c) thermally growing second silicon oxide layers on said contact surface, the thickness of said second silicon oxide layers being less than the thickness of said first silicon oxide layer,
d) forming a layer of undoped polysilicon material over said first silicon oxide layer and on said second silicon oxide layer,
e) annealing said silicon substrate to break said second layer of silicon oxide, thereby providing electrical contact between said substrate and said undoped polysilicon material at said contact surface,
f) providing a first layer of glass over said contact surfaces, said layer of glass containing atoms of a first dopant,
g) selectively etching said first layer of glass thereby removing said first layer of glass from over a first group of contact surfaces and leaving said first layer of glass over a second group of contact surfaces,
h) providing a second layer of glass over said layer of polysilicon material and over said first group of contact surfaces, said second layer of glass containing atoms of a second dopant, and
i) annealing said silicon substrate and driving atoms of dopants from said first layer of glass into said second group of contact surfaces and driving atoms of said second dopant from said second glass layer into said first group of contact surfaces.
11. The method as defined by claim 10 and further including the steps of:
j) removing said layers of glass after step i) and k) selectively etching said layer of polysilicon, thereby defining a plurality of doped polysilicon contacts on said contact surfaces.
12. The method as defined by claim 11 wherein step c) includes heating said silicon substrate at approximately 800 C. for 10 minutes, thereby forming a thermally grown silicon oxide layer of approximately 23 angstroms, step e) includes heating said substrate at approximately 1050 C., and step i) includes heating said substrate at approximately 900 C.
13. The method as defined by claim 10 wherein step c) includes heating said silicon substrate at approximately 800 C. for 10 minutes, thereby forming a thermally grown silicon oxide layer of approximately 23 angstroms, step e) includes heating said substrate at approximately 1050 C., and step i) includes heating said substrate at approximately 900 C.
Description
BACKGROUND OF THE INVENTION

This invention relates generally to semiconductor technology, and more particularly the invention relates to an improved method of fabricating polysilicon emitters in semiconductor devices such as silicon solar cells.

The doped polycrystalline silicon (polysilicon) contact is used in many semiconductor devices such as transistors and solar cells. The silicon solar cell, for example, comprises a silicon body having a plurality of P-doped polysilicon contacts and a plurality of N-doped polysilicon contacts for receiving electron and holes generated in the silicon body in response to impinging solar radiation.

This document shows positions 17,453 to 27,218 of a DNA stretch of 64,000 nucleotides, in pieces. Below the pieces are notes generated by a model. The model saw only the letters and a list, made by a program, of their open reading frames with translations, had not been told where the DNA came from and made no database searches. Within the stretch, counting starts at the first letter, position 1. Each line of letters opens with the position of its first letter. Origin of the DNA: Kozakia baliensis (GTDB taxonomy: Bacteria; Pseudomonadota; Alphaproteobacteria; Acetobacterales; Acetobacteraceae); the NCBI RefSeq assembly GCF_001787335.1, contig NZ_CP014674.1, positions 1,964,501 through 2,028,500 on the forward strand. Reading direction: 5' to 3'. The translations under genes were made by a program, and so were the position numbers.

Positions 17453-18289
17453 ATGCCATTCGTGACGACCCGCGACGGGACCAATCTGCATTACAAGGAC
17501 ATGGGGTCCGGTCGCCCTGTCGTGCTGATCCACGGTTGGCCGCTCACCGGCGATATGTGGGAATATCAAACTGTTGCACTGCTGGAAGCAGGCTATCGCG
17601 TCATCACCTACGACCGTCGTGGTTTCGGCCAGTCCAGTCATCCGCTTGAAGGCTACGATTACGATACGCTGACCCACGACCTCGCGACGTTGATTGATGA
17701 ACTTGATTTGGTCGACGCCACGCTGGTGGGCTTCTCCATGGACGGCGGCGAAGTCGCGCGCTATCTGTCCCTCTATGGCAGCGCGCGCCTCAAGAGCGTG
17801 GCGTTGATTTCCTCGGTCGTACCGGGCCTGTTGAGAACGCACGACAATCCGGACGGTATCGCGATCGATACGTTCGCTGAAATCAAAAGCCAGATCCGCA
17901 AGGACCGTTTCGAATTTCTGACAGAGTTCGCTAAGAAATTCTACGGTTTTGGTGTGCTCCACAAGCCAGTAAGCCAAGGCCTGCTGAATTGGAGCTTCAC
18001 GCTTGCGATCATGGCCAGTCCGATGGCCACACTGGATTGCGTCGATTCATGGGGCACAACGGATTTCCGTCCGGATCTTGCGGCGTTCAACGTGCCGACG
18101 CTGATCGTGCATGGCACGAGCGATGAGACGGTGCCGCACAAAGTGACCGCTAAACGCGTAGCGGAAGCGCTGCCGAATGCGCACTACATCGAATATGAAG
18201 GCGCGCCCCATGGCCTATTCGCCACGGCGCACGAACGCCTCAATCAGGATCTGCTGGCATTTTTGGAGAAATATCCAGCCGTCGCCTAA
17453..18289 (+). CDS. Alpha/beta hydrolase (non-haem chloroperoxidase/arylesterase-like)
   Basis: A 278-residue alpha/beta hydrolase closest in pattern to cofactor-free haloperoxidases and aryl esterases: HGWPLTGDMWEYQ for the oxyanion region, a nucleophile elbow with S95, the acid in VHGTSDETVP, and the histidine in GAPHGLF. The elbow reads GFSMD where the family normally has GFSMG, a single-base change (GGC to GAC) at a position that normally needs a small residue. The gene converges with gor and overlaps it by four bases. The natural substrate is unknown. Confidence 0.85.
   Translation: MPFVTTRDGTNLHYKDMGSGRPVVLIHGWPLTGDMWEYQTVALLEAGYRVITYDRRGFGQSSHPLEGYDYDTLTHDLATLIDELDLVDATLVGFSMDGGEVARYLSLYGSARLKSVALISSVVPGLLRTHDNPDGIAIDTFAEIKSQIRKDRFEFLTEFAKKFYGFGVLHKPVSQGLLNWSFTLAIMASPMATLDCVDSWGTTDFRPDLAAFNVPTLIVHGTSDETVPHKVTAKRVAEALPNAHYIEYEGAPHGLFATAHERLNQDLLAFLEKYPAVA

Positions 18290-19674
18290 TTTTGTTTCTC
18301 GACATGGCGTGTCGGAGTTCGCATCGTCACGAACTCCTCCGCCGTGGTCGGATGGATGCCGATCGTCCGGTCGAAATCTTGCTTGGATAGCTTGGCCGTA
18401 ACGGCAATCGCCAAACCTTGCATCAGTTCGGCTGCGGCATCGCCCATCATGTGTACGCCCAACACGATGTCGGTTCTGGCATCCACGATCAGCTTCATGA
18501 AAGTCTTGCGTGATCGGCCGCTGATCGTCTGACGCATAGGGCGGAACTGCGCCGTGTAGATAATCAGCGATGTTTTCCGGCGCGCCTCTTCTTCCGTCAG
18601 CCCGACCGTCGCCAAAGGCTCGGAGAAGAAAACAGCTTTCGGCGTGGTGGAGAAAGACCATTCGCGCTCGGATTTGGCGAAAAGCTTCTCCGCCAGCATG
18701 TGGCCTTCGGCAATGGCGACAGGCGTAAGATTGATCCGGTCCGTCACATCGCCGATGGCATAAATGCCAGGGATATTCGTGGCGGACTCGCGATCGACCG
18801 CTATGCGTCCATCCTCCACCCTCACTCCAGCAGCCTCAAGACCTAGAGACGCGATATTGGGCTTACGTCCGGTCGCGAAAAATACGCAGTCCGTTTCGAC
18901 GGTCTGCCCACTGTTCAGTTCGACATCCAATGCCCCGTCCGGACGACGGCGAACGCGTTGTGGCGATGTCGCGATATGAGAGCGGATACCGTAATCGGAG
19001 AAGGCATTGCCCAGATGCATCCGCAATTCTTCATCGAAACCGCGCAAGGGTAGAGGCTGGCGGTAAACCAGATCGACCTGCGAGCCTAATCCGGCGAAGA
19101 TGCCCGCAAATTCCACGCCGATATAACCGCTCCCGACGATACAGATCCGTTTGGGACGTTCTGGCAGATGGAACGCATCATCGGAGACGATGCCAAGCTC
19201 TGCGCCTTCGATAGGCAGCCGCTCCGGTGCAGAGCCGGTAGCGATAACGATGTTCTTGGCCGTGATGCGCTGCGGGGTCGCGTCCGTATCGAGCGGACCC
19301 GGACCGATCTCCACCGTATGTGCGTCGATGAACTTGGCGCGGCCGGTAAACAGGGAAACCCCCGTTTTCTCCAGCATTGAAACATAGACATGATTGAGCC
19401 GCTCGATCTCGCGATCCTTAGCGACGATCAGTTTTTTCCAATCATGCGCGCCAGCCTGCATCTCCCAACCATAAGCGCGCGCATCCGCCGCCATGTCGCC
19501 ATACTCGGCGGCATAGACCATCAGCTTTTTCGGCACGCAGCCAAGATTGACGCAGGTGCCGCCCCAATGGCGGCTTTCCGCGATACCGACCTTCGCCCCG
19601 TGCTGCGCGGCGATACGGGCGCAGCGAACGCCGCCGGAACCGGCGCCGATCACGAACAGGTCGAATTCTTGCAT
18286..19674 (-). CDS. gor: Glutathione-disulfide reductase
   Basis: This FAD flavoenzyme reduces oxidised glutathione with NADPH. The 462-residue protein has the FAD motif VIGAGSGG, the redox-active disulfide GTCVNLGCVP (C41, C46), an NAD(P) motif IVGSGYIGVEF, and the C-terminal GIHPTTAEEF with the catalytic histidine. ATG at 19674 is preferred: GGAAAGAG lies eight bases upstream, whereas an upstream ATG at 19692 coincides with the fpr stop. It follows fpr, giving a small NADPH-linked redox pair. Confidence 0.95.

Two desirable characteristics in a polysilicon emitter or contact are low emitter saturation current (J0) and low contact resistance. However, the two characteristics cannot both be optimized due to certain process incompatibilities. Achieving a low contact resistance requires a high temperature annealing; however, high temperature annealing out diffuses dopant from the contact into the substrate, thereby reducing the integrity of the interfacial oxide and reducing J0.

Conventionally, in fabricating the doped polysilicon contacts a doped polysilicon layer is vapor deposited on the surface of a silicon substrate. A high temperature annealing process is employed to break the interfacial oxide and activate the dopant in the polysilicon layer.

A misconception about the interfacial oxide of polysilicon emitters is that the contact resistance of polysilicon emitters is too high for device applications if the interfacial oxide is not broken completely. Consequently, the conventional process is designed to suppress any growth of the interfacial oxide before the polysilicon deposition. Normally this leads to a very thin native oxide sandwiched between the polysilicon and the substrate. The native oxide is inevitable since it forms simply by exposing the silicon wafer to air before the polysilicon deposition. Native oxide is not stable and can be broken completely at rather low temperatures. As a result, the oxide breaking processes is incorporated in the process of drive-in for the polysilicon emitter formation.

The present invention is directed to a novel two-step annealing process which yields polysilicon emitters with enhanced low contact resistance and low emitter saturation current.

SUMMARY OF THE INVENTION

An object of the present invention is an improved polysilicon emitter.

Another object of the invention is a polysilicon emitter contact having improved emitter saturation current density and contact resistance.